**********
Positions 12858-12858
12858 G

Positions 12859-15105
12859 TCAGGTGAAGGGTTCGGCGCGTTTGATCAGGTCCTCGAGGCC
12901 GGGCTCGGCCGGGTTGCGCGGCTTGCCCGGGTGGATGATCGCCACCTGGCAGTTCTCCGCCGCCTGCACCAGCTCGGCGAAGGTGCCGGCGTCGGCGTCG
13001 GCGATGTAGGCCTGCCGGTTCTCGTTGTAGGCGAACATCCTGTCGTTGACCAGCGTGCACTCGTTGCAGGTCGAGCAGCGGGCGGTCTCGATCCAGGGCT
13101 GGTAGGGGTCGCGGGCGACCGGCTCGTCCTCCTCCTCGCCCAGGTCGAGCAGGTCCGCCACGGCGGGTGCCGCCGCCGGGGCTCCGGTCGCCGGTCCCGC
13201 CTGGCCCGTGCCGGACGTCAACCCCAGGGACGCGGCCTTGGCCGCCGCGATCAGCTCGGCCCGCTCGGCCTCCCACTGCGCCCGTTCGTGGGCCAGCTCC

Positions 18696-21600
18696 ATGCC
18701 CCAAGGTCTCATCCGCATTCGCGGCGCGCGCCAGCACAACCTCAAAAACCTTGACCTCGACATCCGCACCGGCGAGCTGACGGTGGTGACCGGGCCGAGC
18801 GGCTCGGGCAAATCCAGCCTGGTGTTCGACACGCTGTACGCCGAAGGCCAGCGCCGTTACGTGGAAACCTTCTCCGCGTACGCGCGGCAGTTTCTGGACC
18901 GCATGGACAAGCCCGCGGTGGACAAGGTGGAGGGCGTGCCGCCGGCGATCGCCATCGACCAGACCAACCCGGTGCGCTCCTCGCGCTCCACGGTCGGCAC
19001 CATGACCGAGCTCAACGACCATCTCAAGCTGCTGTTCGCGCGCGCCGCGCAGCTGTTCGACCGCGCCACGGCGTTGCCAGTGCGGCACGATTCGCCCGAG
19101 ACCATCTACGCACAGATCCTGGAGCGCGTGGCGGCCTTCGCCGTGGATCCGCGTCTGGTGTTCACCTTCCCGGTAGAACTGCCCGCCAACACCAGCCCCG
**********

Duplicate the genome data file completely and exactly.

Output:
Positions 12858-12858
12858 G

Positions 12859-15105
12859 TCAGGTGAAGGGTTCGGCGCGTTTGATCAGGTCCTCGAGGCC
12901 GGGCTCGGCCGGGTTGCGCGGCTTGCCCGGGTGGATGATCGCCACCTGGCAGTTCTCCGCCGCCTGCACCAGCTCGGCGAAGGTGCCGGCGTCGGCGTCG
13001 GCGATGTAGGCCTGCCGGTTCTCGTTGTAGGCGAACATCCTGTCGTTGACCAGCGTGCACTCGTTGCAGGTCGAGCAGCGGGCGGTCTCGATCCAGGGCT
13101 GGTAGGGGTCGCGGGCGACCGGCTCGTCCTCCTCCTCGCCCAGGTCGAGCAGGTCCGCCACGGCGGGTGCCGCCGCCGGGGCTCCGGTCGCCGGTCCCGC
13201 CTGGCCCGTGCCGGACGTCAACCCCAGGGACGCGGCCTTGGCCGCCGCGATCAGCTCGGCCCGCTCGGCCTCCCACTGCGCCCGTTCGTGGGCCAGCTCC

Positions 18696-21600
18696 ATGCC
18701 CCAAGGTCTCATCCGCATTCGCGGCGCGCGCCAGCACAACCTCAAAAACCTTGACCTCGACATCCGCACCGGCGAGCTGACGGTGGTGACCGGGCCGAGC
18801 GGCTCGGGCAAATCCAGCCTGGTGTTCGACACGCTGTACGCCGAAGGCCAGCGCCGTTACGTGGAAACCTTCTCCGCGTACGCGCGGCAGTTTCTGGACC
18901 GCATGGACAAGCCCGCGGTGGACAAGGTGGAGGGCGTGCCGCCGGCGATCGCCATCGACCAGACCAACCCGGTGCGCTCCTCGCGCTCCACGGTCGGCAC
19001 CATGACCGAGCTCAACGACCATCTCAAGCTGCTGTTCGCGCGCGCCGCGCAGCTGTTCGACCGCGCCACGGCGTTGCCAGTGCGGCACGATTCGCCCGAG
19101 ACCATCTACGCACAGATCCTGGAGCGCGTGGCGGCCTTCGCCGTGGATCCGCGTCTGGTGTTCACCTTCCCGGTAGAACTGCCCGCCAACACCAGCCCCG